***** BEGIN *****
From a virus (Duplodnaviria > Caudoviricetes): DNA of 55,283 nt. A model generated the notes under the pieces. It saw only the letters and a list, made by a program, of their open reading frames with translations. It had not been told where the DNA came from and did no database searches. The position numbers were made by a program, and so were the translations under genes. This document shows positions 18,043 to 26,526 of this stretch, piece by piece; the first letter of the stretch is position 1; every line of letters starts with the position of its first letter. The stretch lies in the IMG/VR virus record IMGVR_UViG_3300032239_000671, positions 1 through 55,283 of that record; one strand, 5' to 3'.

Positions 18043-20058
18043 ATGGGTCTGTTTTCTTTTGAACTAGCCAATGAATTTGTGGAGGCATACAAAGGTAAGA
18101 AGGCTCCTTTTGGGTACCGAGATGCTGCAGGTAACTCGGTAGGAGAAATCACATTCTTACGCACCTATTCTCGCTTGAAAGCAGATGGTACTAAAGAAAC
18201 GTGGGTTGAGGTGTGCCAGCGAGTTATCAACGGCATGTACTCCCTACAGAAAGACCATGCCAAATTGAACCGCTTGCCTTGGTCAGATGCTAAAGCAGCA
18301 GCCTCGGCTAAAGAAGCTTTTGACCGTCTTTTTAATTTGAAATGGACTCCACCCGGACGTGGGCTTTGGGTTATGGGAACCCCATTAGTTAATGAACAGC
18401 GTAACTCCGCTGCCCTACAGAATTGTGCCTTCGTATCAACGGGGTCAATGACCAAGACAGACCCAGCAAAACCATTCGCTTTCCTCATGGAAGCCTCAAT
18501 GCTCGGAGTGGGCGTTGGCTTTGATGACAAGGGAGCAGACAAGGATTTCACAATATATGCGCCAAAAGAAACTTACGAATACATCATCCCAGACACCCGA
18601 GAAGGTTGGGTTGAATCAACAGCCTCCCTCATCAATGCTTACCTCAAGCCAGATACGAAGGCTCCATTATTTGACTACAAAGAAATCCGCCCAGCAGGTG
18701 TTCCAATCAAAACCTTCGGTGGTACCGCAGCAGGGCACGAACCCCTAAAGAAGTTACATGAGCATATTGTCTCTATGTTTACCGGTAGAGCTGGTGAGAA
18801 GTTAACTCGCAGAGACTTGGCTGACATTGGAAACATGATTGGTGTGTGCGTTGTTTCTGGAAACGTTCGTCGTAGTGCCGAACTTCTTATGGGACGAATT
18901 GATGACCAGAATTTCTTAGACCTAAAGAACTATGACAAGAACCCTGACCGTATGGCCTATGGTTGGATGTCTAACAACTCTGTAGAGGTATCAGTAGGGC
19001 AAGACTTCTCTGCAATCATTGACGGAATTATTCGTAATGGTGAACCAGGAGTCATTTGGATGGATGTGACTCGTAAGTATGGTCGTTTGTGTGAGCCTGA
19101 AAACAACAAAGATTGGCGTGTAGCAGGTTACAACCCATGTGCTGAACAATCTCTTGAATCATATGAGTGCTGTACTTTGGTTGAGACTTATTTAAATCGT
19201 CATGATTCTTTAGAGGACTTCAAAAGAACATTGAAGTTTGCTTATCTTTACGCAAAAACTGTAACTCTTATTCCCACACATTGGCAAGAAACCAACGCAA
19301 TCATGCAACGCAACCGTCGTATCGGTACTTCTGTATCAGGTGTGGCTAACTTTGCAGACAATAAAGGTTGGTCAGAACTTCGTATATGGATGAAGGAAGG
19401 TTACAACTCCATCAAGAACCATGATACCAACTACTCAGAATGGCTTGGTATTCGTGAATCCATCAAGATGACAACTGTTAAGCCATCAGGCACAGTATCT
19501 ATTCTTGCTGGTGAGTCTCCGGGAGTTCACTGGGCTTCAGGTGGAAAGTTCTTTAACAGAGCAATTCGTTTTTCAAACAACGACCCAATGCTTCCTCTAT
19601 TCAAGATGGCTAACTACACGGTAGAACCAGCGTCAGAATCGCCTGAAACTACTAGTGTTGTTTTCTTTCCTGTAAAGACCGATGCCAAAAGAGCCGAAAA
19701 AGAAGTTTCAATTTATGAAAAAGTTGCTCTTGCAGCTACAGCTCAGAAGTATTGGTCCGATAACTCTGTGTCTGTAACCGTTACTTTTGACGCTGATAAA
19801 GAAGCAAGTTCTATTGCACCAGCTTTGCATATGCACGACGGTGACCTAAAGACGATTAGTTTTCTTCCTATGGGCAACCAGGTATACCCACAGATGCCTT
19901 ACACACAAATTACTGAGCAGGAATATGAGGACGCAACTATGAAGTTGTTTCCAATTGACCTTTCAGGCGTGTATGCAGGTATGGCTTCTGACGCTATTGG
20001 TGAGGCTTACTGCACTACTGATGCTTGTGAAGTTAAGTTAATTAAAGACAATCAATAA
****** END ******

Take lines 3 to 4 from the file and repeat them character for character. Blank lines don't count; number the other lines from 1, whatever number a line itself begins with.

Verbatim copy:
18043 ATGGGTCTGTTTTCTTTTGAACTAGCCAATGAATTTGTGGAGGCATACAAAGGTAAGA
18101 AGGCTCCTTTTGGGTACCGAGATGCTGCAGGTAACTCGGTAGGAGAAATCACATTCTTACGCACCTATTCTCGCTTGAAAGCAGATGGTACTAAAGAAAC